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Simona Boneva knew she wasn’t going to be able to pay her rent this month. Her shift as an office manager at a media company was cut in half, and her bartending job went away entirely because of the citywide shutdown over the coronavirus outbreak.

When she went to talk to her landlord, the company responded with a letter outlining terms for it to agree to temporary relief and a repayment plan — among them that she turn over any money from a federal stimulus check or from a charity within five days.

“I can’t believe that they would legally be able to do that,” said Boneva, 27, who rents a two-bedroom apartment in East Hollywood with a roommate. “They’re not entitled to the money for your rent above all else.”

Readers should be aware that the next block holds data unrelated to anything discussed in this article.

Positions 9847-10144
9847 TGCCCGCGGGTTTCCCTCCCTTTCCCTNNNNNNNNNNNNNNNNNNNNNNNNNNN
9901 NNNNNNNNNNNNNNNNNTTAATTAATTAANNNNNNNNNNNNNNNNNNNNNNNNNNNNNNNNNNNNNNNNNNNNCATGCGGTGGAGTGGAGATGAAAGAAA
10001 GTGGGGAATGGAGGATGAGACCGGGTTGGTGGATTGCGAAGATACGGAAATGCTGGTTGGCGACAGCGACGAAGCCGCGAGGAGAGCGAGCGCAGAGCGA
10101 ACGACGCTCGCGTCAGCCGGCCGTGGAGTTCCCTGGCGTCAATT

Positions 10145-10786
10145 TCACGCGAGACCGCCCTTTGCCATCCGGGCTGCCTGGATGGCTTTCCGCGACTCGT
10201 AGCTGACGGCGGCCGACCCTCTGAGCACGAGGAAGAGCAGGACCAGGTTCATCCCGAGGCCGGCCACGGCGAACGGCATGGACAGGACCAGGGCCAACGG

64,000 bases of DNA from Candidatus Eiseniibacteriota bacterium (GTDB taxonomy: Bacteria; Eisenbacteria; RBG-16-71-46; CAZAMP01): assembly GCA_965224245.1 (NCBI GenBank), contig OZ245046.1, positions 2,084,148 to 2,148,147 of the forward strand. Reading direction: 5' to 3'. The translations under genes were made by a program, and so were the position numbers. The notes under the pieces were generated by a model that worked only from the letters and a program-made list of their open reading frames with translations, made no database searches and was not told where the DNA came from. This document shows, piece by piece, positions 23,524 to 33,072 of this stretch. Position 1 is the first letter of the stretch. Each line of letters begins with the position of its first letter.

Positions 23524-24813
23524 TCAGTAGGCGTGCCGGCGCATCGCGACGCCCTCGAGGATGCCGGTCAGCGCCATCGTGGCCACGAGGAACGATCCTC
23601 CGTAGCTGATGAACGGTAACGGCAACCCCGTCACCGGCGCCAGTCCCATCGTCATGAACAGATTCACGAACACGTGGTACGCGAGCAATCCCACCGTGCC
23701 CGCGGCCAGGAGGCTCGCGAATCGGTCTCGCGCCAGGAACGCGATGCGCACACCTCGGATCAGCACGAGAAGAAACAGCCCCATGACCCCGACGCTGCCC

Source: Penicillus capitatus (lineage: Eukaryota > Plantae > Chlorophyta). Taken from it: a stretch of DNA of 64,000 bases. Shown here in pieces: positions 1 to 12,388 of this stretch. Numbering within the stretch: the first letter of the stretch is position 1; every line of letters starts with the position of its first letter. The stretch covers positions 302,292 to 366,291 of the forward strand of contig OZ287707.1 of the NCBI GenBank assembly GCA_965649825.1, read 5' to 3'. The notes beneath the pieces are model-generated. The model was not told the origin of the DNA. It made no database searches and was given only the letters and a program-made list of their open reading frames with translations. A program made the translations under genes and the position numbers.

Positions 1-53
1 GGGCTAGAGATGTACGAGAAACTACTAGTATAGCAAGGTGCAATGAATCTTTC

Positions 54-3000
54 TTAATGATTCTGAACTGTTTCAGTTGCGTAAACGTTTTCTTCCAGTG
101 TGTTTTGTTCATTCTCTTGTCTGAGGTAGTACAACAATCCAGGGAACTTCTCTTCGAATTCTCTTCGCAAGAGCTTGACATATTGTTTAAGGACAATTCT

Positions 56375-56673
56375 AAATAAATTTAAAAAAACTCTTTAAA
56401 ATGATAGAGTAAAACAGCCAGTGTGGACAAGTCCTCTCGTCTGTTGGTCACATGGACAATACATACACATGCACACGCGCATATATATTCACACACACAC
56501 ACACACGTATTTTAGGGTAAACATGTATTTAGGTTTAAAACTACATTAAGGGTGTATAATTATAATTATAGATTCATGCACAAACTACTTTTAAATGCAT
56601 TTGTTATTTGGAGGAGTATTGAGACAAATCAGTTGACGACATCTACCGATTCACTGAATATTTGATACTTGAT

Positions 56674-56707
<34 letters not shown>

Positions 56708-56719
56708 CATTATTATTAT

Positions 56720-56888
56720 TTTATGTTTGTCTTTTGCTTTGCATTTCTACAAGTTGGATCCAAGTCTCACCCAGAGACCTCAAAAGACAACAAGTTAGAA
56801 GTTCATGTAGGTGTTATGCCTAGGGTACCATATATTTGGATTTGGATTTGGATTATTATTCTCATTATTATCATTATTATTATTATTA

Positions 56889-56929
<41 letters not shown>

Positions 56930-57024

Boneva didn’t sign the agreement. The landlord, Rom Residential, says the letter was a draft that never should have been sent to tenants suddenly struggling to pay rent. But the letter is just one example of how many landlords in Los Angeles have been pushing their tenants to agree to repayment plans that are far more onerous than what’s required under state and city laws passed to prevent evictions during the pandemic.

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